The work of artists Kristin Colson and Don Burger will be on display through Nov. 16, and many of their pieces are for sale for the public. The exhibition will run through Nov. 16.
Heart and hope
Colson is a visual artist who creates with a vision of hope and a heart for humanity. Finding beauty in the discarded or overlooked, her abstract images suggest new perspectives and intriguing dimensions.
Themes of redemption are at the heart of her work as she incorporates vibrant colors from nature with subtle metallic nuances.
Through these reflective qualities, Colson seeks to stir the viewer toward deeper awareness of the Creator. Recent work includes mixed media and concrete jewelry.
Colson has enjoyed crafting with her hands since childhood. She received her Bachelor’s of Arts in Fine Arts from Milligan College, and she went on to complete a Master’s of Arts in Art Therapy. Many of her pieces are commissioned.
Colson has also done numerous art service projects including teaching lessons, overseas art missions and live painting within worship events. During the day, she works as an art therapist, helping others through their own creative processes to reflect on life and find hope in their journey.
Burger's art is the evolving product of an imaginative life. From childhood, he found inspiration and comfort in seeing and expressing more than the eye can see. Art was a private matter, however.
That all changed with adulthood, thanks to a mentor who saw the artist in Burger and encouraged it. His inner play with words, images and musical notes became an outgoing passion, played out on the stage of his work in family literacy.
As a street-based painter, he chose old, worn-yet-historic neighborhoods as his subjects. As a musician, folk music provided a medium for environmental and inter-cultural activism.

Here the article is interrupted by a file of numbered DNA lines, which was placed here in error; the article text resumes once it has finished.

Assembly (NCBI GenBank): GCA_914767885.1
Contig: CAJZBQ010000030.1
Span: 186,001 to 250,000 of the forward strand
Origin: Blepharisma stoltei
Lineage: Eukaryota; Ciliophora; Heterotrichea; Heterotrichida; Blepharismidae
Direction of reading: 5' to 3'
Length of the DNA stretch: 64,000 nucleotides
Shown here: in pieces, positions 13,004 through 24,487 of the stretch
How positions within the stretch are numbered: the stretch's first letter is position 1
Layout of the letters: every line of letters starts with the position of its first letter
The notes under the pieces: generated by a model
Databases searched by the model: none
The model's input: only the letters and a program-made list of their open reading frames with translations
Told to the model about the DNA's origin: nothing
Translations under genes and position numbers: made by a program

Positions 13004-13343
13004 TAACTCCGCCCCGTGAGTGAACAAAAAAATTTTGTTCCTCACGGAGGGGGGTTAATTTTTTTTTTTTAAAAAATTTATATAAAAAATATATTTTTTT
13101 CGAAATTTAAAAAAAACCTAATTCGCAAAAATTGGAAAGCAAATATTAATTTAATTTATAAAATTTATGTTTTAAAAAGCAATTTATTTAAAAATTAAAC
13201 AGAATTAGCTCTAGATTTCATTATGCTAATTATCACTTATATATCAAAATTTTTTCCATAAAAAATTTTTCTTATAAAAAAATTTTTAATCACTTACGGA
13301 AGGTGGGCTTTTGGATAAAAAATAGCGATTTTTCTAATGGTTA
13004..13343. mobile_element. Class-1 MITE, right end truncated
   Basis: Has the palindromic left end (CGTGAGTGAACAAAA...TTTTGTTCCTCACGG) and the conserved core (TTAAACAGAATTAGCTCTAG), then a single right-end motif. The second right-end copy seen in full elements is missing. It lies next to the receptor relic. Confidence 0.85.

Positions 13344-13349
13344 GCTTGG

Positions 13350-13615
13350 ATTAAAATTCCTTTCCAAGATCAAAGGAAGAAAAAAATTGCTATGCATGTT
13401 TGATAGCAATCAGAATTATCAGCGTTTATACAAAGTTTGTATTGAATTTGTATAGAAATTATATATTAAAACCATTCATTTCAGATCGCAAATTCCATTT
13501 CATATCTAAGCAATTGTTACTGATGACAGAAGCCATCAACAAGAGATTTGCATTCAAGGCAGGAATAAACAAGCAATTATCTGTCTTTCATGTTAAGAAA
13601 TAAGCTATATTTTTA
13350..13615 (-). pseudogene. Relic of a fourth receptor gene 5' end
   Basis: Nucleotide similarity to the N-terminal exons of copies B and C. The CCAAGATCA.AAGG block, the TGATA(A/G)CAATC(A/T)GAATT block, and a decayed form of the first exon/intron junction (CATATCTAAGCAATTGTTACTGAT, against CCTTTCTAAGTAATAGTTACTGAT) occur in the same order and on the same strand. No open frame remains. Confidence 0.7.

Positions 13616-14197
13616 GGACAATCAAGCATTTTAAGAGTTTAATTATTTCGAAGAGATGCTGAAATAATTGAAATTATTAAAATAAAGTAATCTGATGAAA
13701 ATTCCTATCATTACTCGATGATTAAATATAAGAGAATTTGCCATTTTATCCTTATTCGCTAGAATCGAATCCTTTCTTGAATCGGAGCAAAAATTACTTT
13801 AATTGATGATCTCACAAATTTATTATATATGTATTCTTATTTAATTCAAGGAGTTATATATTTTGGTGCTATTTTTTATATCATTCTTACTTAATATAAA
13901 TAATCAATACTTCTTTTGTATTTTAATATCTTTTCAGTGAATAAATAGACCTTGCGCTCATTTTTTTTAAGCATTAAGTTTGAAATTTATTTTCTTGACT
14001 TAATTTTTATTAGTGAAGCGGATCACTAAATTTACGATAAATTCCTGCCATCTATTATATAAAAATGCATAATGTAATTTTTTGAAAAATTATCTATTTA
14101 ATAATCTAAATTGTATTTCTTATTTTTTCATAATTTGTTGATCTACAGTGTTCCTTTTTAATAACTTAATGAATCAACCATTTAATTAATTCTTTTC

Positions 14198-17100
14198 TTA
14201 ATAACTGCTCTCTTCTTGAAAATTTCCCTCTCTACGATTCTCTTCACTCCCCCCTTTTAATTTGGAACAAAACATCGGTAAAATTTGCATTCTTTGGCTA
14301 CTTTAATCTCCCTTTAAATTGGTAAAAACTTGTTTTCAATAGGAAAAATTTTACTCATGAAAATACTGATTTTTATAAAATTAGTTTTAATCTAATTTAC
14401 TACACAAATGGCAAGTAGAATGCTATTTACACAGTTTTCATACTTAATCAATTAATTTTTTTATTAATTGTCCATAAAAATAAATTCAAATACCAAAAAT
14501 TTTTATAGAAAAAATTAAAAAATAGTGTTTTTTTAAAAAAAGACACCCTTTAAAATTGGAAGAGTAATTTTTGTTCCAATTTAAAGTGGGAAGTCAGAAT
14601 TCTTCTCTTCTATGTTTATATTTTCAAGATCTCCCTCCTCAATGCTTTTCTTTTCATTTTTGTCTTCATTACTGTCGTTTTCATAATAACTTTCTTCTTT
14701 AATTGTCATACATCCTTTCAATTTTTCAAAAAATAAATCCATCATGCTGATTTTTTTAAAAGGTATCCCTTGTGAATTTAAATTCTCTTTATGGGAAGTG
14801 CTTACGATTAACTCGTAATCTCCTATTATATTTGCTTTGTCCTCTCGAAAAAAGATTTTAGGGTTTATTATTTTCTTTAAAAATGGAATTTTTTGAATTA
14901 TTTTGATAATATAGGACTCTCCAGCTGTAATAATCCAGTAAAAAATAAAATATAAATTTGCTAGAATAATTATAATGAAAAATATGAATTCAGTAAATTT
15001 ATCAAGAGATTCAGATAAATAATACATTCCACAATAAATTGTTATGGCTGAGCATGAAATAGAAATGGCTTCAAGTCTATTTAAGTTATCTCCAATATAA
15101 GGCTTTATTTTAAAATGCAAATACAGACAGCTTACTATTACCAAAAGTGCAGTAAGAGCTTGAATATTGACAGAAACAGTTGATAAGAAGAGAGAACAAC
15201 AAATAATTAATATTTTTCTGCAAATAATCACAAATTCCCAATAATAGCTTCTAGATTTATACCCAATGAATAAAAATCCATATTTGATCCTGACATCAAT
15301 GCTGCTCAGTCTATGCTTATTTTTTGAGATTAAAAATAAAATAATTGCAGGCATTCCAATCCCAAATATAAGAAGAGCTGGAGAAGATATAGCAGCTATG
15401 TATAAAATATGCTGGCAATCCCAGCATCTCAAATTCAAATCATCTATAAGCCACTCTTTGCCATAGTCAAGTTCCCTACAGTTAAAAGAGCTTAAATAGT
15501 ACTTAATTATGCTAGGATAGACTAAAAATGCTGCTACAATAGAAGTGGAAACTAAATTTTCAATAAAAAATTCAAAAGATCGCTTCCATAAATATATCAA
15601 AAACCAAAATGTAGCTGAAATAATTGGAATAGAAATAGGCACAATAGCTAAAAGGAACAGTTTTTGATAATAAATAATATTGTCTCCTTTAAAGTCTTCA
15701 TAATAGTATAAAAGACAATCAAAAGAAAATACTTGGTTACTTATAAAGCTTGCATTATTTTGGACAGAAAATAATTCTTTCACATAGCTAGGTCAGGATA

As an author/producer of various educational media, he sought to make a difference. As an actor/producer/director, he encouraged the portraying of previously untold stories.
It was parenthood, however, that provided dimension, as he encouraged the artist in his children, and they, in turn, inspired Burger to become an emerging sculptor, composer and outdoor enthusiast.
The ensuing 25 years of working with addictions, HIV, veterans and LGBTQ communities immersed him in miracles of overcoming and inspired a belief in the ever-present power of grace, so often experienced through artistic expression.
Since retiring in 2004, Burger's focus has shifted from global to local: teaching pottery, painting, musical instruments and facilitating artistic practices in the community.
Pottery became Burger's preferred medium for exploration of form and themes of unity and interpersonal connections.
The McKinney Center is open Monday-Friday from 8 a.m.-5 p.m. For more information, contact Theresa Hammons at [email protected]sborougtn.org or call 423-753-0562.